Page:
A single uniparentally
(maternally) inherited marker does not provide enough resolution to detect N.
Effective sizes and dynamics of uniparentally
and biparentally inherited genes.
Ancient marine hunter-gatherers from Patagonia and Tierra del Fuego: Diversity and differentiation using uniparentally
inherited genetic markers.
Molecular studies--especially those focused on the uniparentally
inherited mitochondrial DNA (mtDNA)-continued to have an impact on anthropological studies in general (Cann, et al.
1975), recent theory and experiments indicate that uniparentally
inherited haploid markers (e.g., mtDNA; see Wade et al.
By contrasting the distribution of these uniparentally
inherited cytoplasmic markers with biparentally inherited nuclear markers, estimates of the relative contribution of pollen dispersal, seed dispersal, and the breeding system to patterns of genetic variation can be obtained (Ennos 1994, McCauley 1994).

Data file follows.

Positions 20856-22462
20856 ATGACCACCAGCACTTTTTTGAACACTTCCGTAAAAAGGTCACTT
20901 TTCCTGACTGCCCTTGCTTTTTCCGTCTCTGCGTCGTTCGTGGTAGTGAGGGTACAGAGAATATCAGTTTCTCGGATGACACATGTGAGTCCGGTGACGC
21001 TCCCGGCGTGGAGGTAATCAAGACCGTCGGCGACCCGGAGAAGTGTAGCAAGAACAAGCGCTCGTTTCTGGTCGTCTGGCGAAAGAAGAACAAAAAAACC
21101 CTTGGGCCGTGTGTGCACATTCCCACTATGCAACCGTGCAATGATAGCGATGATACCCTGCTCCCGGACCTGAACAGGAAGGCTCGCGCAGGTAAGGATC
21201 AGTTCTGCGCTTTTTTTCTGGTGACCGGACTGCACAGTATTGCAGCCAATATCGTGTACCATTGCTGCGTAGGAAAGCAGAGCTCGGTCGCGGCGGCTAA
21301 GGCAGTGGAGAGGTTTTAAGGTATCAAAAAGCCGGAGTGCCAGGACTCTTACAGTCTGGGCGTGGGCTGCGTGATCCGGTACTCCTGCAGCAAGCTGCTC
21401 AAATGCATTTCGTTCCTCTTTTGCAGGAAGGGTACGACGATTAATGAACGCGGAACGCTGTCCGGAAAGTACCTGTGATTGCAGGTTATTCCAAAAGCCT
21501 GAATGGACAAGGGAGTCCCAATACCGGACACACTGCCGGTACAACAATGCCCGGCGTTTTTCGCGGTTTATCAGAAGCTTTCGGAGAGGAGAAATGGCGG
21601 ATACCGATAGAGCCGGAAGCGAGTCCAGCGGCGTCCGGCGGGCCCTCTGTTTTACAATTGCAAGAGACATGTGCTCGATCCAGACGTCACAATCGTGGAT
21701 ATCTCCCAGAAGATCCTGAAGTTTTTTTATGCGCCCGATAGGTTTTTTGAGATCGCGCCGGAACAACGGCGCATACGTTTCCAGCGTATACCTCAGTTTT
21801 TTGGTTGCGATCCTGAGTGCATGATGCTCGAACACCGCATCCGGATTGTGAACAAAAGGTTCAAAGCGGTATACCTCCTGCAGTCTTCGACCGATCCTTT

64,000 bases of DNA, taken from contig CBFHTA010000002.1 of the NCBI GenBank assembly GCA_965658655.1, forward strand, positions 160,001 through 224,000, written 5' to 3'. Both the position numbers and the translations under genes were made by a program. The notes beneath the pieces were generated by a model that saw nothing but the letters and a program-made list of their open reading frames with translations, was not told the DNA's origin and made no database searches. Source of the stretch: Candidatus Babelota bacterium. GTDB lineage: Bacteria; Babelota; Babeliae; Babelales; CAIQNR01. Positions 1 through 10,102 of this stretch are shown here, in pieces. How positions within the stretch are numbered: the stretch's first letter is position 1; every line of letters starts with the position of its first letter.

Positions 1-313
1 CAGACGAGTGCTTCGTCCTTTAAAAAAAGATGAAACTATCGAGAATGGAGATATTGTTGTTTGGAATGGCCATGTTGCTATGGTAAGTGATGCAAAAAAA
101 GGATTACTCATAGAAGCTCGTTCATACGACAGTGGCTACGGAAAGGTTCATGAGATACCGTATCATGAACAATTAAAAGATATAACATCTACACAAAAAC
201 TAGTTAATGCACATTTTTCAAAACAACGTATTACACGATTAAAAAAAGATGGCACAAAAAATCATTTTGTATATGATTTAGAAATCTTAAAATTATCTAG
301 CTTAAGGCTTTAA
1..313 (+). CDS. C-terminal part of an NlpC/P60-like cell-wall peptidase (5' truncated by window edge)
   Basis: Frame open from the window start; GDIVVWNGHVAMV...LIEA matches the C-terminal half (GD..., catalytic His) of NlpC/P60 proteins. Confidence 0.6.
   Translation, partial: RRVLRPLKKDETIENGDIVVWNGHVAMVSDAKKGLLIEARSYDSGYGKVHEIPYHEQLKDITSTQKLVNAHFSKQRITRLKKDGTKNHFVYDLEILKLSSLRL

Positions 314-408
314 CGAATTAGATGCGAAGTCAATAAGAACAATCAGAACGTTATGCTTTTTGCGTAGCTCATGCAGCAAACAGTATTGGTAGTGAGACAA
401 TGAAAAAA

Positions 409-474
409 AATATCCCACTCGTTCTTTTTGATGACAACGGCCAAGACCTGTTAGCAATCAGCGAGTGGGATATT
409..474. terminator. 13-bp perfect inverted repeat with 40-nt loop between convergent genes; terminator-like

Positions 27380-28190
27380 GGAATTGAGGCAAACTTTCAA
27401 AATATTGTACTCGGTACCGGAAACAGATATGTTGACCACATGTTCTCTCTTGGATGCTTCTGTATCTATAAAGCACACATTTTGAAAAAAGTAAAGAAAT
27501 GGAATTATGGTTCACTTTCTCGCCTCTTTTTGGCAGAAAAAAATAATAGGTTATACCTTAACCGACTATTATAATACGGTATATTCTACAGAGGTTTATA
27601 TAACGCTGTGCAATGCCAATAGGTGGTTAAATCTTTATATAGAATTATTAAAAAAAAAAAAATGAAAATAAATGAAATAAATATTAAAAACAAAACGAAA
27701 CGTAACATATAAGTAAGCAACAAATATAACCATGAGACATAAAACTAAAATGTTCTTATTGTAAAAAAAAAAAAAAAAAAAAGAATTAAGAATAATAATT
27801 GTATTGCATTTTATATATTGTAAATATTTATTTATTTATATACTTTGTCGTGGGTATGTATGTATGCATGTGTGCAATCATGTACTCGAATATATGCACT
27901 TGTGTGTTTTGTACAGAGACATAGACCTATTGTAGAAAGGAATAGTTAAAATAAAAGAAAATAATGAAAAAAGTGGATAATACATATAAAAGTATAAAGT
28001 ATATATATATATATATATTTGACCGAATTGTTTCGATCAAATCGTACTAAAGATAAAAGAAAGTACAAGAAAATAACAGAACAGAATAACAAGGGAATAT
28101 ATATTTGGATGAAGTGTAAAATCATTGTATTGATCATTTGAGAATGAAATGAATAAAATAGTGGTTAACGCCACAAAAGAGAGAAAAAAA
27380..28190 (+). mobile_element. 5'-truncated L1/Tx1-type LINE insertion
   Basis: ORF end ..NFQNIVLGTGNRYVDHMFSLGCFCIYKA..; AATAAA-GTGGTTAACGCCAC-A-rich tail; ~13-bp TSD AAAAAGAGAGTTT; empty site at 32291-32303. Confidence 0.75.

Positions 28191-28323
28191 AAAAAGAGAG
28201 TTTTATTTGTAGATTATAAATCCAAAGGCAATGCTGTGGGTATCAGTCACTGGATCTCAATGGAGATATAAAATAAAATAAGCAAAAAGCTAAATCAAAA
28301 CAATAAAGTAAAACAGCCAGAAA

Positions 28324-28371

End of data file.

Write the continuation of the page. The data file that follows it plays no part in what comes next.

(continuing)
If the disappearing chromosome originally came from the parent who contributed only one, then the child may harbor cells that are uniparentally
However, geographic sampling in the Southern Ocean has previously been limited primarily to the Antarctic Peninsula, and genetic analyses relied solely on mtDNA, which is uniparentally
inherited and not suitable for exploring potential admixture.
The availability of uniparentally
inherited organellar DNA markers has opened a new avenue for exploring patterns of gene flow via seed and pollen (McCauley 1994).
Mitochondrial DNA cannot be used to identify [F.sub.1] hybrids because it is uniparentally
inherited, and morphology is unreliable because [F.sub.1]s may fall into parental clusters (Neff and Smith 1978; Ross and Cavender 1981; Lamb and Avise 1987).
This substitution results from the fact that the chloroplast is uniparentally
inherited and therefore, behaves as a haploid marker.